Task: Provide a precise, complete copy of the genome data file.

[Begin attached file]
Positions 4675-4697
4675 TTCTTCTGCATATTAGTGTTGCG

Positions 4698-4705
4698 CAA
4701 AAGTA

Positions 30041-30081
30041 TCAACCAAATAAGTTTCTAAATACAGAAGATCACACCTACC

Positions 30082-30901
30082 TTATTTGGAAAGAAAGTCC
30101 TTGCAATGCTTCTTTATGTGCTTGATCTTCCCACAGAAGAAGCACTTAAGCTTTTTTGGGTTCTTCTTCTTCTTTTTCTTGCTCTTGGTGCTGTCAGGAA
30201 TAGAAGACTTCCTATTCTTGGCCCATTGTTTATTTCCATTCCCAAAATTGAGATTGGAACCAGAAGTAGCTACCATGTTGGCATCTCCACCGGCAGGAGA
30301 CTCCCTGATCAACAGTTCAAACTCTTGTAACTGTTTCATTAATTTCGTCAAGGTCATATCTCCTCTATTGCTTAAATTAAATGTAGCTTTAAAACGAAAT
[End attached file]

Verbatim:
Positions 4675-4697
4675 TTCTTCTGCATATTAGTGTTGCG

Positions 4698-4705
4698 CAA
4701 AAGTA

Positions 30041-30081
30041 TCAACCAAATAAGTTTCTAAATACAGAAGATCACACCTACC

Positions 30082-30901
30082 TTATTTGGAAAGAAAGTCC
30101 TTGCAATGCTTCTTTATGTGCTTGATCTTCCCACAGAAGAAGCACTTAAGCTTTTTTGGGTTCTTCTTCTTCTTTTTCTTGCTCTTGGTGCTGTCAGGAA
30201 TAGAAGACTTCCTATTCTTGGCCCATTGTTTATTTCCATTCCCAAAATTGAGATTGGAACCAGAAGTAGCTACCATGTTGGCATCTCCACCGGCAGGAGA
30301 CTCCCTGATCAACAGTTCAAACTCTTGTAACTGTTTCATTAATTTCGTCAAGGTCATATCTCCTCTATTGCTTAAATTAAATGTAGCTTTAAAACGAAAT